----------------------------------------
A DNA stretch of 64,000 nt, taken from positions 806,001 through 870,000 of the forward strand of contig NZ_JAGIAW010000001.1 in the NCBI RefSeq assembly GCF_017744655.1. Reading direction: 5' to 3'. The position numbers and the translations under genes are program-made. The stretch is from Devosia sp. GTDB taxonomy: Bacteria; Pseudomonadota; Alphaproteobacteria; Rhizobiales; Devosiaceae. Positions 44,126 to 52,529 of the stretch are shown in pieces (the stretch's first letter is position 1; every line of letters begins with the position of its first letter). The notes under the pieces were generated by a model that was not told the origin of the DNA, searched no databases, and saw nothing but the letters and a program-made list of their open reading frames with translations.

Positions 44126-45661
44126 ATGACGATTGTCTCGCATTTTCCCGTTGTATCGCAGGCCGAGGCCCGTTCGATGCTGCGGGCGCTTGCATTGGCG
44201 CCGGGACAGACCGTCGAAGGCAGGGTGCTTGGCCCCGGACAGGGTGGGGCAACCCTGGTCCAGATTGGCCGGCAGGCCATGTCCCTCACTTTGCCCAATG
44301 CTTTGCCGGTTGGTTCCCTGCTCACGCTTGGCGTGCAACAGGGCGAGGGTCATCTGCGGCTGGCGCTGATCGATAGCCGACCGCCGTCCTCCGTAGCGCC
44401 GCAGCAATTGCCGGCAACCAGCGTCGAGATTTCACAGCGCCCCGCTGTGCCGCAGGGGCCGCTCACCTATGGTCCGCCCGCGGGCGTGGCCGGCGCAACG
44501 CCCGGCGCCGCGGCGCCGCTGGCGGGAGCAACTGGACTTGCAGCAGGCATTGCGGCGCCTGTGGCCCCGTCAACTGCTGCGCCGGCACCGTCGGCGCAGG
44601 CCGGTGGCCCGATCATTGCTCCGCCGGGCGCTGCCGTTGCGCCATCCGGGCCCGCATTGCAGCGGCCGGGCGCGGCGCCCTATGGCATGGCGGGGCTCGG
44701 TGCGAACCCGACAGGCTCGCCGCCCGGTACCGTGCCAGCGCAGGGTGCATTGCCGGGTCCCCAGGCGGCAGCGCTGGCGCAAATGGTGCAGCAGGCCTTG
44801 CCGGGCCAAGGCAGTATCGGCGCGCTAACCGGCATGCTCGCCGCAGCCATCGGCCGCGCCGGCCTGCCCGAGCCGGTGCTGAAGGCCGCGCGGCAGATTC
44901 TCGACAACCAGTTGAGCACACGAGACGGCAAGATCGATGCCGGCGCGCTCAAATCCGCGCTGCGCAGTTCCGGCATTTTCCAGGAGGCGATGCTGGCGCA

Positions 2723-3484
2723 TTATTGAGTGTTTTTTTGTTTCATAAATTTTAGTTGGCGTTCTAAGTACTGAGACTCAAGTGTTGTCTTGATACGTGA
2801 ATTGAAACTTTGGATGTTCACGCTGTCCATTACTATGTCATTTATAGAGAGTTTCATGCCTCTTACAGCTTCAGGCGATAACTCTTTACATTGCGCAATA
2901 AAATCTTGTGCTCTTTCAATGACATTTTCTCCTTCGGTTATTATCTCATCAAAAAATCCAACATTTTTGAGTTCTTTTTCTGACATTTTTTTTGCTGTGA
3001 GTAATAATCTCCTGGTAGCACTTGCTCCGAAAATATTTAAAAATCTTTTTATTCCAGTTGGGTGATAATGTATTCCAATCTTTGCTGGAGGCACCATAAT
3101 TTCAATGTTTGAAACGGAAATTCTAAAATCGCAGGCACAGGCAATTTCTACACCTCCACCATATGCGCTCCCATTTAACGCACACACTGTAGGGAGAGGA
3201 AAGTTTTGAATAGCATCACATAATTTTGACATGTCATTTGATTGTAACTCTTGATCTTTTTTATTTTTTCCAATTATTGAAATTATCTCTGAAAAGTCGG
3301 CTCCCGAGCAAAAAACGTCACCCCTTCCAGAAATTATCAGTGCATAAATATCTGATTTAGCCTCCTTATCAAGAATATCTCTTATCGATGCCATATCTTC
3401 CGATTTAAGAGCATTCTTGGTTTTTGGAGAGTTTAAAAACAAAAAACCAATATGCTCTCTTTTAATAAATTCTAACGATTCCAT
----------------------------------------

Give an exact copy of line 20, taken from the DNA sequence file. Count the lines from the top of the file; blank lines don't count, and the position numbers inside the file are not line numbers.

3401 CGATTTAAGAGCATTCTTGGTTTTTGGAGAGTTTAAAAACAAAAAACCAATATGCTCTCTTTTAATAAATTCTAACGATTCCAT